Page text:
Bill 6 builds on important work in Ontario by social procurement advocates. In recent years, community benefit agreements have been used to ensure that public dollars are spent in a way that benefits not only large construction companies but also local communities, and especially in a way that engages marginalized populations.

These agreements have been put in place in several municipalities, including Los Angeles, Oakland, and recently Toronto. Metrolinx, the transportation authority for the Greater Toronto and Hamilton Area (GTHA), has committed to include a community benefits program for its Toronto Transit Projects, starting with the Eglinton Crosstown.

Beyond infrastructure projects, there are great social procurement examples in Ontario and around the world to build on, including the pilot program of the 2015 Pan Am and Parapan American Games to help social enterprises be part of games procurement. More comprehensively, the Scottish Government has demonstrated the value and practice of undertaking public procurement reform with a focus on social procurement.

There are significant opportunities for social procurement whenever large infrastructure projects are commissioned by government, and in Ontario, that time has come.

The Government of Ontario is planning to spend $130 billion in public infrastructure over the next 10 years.

The newly elected federal Liberals campaigned on a commitment to almost double infrastructure investment to nearly $125 billion over the same time frame.

The Trudeau government also plans to provide new dedicated funding to provinces for public transit, affordable housing, child-care centres, and other social and environmental infrastructure.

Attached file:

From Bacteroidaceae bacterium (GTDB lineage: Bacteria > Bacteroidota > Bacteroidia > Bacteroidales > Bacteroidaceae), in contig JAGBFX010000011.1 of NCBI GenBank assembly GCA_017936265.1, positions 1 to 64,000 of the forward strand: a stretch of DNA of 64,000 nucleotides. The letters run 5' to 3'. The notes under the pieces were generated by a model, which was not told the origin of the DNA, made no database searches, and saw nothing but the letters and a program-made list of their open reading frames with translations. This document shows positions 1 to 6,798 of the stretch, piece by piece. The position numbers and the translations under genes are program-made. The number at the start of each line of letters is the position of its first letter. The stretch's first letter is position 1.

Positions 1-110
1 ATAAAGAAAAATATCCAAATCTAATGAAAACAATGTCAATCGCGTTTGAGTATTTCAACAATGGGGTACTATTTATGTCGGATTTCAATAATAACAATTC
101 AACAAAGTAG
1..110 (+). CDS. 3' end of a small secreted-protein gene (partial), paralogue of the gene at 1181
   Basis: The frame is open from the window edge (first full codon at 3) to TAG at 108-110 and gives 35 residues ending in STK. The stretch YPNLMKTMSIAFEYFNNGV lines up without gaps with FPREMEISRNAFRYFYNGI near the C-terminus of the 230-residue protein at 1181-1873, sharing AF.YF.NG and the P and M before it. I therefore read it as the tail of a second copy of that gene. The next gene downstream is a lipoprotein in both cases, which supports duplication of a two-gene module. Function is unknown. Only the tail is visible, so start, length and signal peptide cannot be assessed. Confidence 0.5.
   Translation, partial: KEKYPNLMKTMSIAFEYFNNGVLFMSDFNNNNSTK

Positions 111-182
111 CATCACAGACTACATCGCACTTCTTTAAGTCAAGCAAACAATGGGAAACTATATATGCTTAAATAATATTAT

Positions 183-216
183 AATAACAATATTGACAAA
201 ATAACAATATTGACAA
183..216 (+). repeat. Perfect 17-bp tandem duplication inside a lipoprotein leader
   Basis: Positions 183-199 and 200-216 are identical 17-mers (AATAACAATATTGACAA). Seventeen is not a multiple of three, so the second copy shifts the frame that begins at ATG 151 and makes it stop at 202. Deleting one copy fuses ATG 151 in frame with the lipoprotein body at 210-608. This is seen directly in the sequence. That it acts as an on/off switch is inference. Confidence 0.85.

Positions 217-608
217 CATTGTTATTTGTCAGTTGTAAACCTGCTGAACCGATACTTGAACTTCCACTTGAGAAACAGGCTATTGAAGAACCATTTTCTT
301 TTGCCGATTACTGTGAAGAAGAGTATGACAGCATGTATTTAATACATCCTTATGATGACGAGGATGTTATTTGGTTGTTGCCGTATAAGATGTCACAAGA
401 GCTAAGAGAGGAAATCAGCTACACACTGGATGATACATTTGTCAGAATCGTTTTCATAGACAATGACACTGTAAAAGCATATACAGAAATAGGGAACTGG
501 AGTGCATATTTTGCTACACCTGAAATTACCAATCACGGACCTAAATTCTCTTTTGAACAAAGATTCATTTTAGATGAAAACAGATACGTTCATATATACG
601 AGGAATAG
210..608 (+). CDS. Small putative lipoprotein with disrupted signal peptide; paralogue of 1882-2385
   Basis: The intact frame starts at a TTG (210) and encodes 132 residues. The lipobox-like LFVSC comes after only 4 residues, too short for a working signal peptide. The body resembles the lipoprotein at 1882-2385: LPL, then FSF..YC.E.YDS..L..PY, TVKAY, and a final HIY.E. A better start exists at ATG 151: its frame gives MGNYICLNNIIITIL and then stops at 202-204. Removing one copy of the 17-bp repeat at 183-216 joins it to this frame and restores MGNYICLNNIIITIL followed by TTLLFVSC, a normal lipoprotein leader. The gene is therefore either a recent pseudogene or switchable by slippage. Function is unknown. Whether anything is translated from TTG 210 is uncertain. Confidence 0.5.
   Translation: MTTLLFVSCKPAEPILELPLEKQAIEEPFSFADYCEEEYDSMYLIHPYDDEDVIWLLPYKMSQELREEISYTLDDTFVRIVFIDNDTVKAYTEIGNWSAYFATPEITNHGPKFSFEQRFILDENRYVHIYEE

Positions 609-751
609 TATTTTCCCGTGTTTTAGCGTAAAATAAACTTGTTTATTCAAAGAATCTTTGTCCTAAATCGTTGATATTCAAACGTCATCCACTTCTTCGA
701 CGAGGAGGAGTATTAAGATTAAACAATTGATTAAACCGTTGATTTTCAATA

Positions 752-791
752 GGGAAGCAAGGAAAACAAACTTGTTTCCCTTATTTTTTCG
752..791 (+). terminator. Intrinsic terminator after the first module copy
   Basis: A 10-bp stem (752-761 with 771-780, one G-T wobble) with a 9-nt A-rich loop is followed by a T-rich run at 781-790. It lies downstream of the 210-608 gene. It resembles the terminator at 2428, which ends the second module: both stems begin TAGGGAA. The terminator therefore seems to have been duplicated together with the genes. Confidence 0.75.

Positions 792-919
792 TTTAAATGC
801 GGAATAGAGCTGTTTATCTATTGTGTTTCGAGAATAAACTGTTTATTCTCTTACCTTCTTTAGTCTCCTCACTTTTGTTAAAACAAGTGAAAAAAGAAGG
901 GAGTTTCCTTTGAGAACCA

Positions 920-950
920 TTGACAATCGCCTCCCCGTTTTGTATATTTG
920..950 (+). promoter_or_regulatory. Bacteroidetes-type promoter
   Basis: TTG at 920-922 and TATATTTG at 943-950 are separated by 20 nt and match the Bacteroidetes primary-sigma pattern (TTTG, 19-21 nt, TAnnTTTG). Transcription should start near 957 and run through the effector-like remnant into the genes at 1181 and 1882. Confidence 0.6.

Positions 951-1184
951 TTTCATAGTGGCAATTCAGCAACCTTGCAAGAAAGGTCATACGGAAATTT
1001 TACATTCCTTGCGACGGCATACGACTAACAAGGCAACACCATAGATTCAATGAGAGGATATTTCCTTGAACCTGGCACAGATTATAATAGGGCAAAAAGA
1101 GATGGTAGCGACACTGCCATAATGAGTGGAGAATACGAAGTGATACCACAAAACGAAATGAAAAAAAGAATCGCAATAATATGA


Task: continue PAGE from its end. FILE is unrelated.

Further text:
These levels of investment will represent a remarkable increase over the previous decade.

The community benefits provisions in Bill 6 are a statement of principle. It will take continued pressure to see this principle reflected in the regulations under the Act and in the contracts that are awarded over the next ten years.

But if we are successful in breathing life into Bill 6's community benefits provision, it will not mean business as usual.

Over the past decade, the province has focused its procurement activities on securing the best value at the lowest cost, making use of Alternative Financing and Procurement (AFP) in many cases to offload costs by partnering with the private sector. The private sector is heavily embedded in the infrastructure procurement process. It will take serious efforts to change how contracts are awarded and what they require.

Beyond Bill 6 and infrastructure projects, there is considerable scope to embed social procurement in other government purchasing policies.

With expertise in Ontario and among key partners in other jurisdictions, a task force of non-profits and other experts on social procurement can be readily convened to provide recommendations for a social procurement action plan.

Such a task force is needed to provide practical, on-the-ground solutions to ensure Ontario's procurement strategies meet both financial and social outcomes while adhering to the requirements of relevant trade agreements.

Convening this task force is the next step in demonstrating the Government of Ontario's commitment to maximize its return on investment, through many of its significant purchases.

Social procurement: let's make all our purchasing work twice for communities.

* For a complete list of coalition partners, please see our joint statement that was released when Bill 6 was passed on June 4, 2015.

Liz Sutherland is a policy adviser and Heather Laird, until recently, was a policy lead at the Ontario Nonprofit Network. Both participate in the CCPA-Ontario's provincial budget roundtable.

Photo: Benson Kua/flickr

rabble is expanding our Parliamentary Bureau and we need your help! Support us on Patreon today!